Tag Archives: stars

NASA | Fiery Looping Rain on the Sun

Eruptive events on the sun can be wildly different. Some come just with a solar flare, some with an additional ejection of solar material called a coronal mass ejection (CME), and some with complex moving structures in association with changes in magnetic field lines that loop up into the sun’s atmosphere, the corona.

On July 19, 2012, an eruption occurred on the sun that produced all three. A moderately powerful solar flare exploded on the sun’s lower right hand limb, sending out light and radiation. Next came a CME, which shot off to the right out into space. And then, the sun treated viewers to one of its dazzling magnetic displays — a phenomenon known as coronal rain.

Over the course of the next day, hot plasma in the corona cooled and condensed along strong magnetic fields in the region. Magnetic fields, themselves, are invisible, but the charged plasma is forced to move along the lines, showing up brightly in the extreme ultraviolet wavelength of 304 Angstroms, which highlights material at a temperature of about 50,000 Kelvin. This plasma acts as a tracer, helping scientists watch the dance of magnetic fields on the sun, outlining the fields as it slowly falls back to the solar surface.

The footage in this video was collected by the Solar Dynamics Observatory’s AIA instrument. SDO collected one frame every 12 seconds, and the movie plays at 30 frames per second, so each second in this video corresponds to 6 minutes of real time. The video covers 12:30 a.m. EDT to 10:00 p.m. EDT on July 19, 2012.
Music: “Thunderbolt” by Lars Leonhard, courtesy of artist.

The Most Astounding Fact About the Universe

Astrophysicist Dr. Neil DeGrasse Tyson was asked in an interview with TIME magazine, “What is the most astounding fact you can share with us about the Universe?” This is his answer.

By Schlick, who says:

Special thanks to: Reid Gower saganseries.com/
Michael Marantz vimeo.com/2822787
Carl Sagan hulu.com/cosmos
Neil deGrasse Tyson facebook.com/neiltyson
NASA nasa.gov/
…for their inspiration.

Here are some edited highlights from the original interview (full video at bottom of page):

What’s the difference between astronomy and astrophysics?
There was a day long ago when all you could do to study the universe was pull out a telescope and look up. Physics did not come of age until the late 1800s. Now any modern-day astronomer is also an astrophysicist. We use them interchangeably.

What should be done about the fact that American children lag behind kids in other countries in science and math?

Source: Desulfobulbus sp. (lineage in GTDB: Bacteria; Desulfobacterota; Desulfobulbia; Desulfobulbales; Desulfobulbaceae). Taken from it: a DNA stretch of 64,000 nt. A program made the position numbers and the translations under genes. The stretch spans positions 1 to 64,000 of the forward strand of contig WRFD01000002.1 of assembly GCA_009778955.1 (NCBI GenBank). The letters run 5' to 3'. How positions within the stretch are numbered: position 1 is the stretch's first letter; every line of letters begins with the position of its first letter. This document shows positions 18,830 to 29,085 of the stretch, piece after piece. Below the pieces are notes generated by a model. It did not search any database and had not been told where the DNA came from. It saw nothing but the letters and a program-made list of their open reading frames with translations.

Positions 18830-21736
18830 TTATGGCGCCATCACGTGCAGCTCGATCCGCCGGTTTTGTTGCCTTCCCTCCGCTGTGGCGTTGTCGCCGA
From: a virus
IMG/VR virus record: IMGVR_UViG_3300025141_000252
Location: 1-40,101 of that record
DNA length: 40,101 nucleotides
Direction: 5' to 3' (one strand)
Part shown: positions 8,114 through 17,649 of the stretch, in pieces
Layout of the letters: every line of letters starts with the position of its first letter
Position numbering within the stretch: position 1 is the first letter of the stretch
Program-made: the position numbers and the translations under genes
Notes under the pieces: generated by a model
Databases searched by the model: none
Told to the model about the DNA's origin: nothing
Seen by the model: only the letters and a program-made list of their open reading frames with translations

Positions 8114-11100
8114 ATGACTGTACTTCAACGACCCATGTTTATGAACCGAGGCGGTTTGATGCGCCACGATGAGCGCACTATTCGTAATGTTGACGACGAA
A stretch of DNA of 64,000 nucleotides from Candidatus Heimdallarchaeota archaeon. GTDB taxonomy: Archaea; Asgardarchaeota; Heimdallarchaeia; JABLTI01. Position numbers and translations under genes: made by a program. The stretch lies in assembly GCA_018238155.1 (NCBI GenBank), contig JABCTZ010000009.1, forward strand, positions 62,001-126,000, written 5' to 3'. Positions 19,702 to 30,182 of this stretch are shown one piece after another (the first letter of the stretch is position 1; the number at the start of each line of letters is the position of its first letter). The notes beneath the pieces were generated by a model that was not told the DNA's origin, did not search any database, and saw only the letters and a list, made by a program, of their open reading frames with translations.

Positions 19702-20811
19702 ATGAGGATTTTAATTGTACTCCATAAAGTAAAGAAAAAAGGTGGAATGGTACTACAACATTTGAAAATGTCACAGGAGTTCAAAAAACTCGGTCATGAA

We need to do something about the stigma. Somehow it’s O.K. for people to chuckle about not being good at math. Yet if I said I never learned to read, they’d say I was an illiterate dolt. You can’t look at science and math as separate. They’re fundamental to what it is to be alive because they’re all around us.

Which area of astrophysics interests you the most?

I’m fascinated by the deaths of stars and the havoc they wreak on their environments. As a public scientist, I like the subjects the public likes: the search for life, NASA missions, black holes, the Big Bang.

Do you believe in the possibility of extraterrestrial life?

Anyone who has studied the problem recognizes the likelihood that there’s life elsewhere in the universe. Now, if you want to say that there is life out there that is intelligent and built a flying saucer and traversed the galaxy to come here and land on Earth and be spotted by people who see lights in the sky … okaaay.

What is your favorite part of the work you do?

When someone comes up to me with a question about the universe. And I reply. And I see the person’s eyes light up because they learned something new.

You talk about events that can cause the end of the world. Does this keep you up at night?
Yes! If it doesn’t keep you awake at night, what’s wrong with you? However, it might keep me awake in a different way. I think of ways to prevent them from happening.

How long do you think it will be until we colonize other planets?
Do you know that Antarctica is balmier and wetter than the surface of Mars? Yet I don’t see people lining up to build condos in Antarctica. So how long? A thousand years. Never. We can visit them. But to land there and say, “What an oasis!”–not anytime soon.

If you could meet any scientist who ever lived, who would it be?

Isaac Newton. No question about it. The smartest person ever to walk the face of this earth. The man was connected to the universe in spooky ways. He discovered the laws of motion, the laws of gravity, the laws of optics. Then he turned 26.

What is your favorite science-fiction movie, and in that movie, what science is plausible?
Deep Impact and Contact. They spent a lot of time getting the science right. I’m on a crusade to get movie directors to get their science right because, more often than they believe, the science is more extraordinary than anything they can invent.

Do you think that man is fully capable of understanding the universe’s design?
I lose sleep at night wondering whether we are intelligent enough to figure out the universe. I don’t know.

Watch how he talks about Isaac Newton:

I love to see passion like this for learning. Makes me want to be better at EVERYTHING.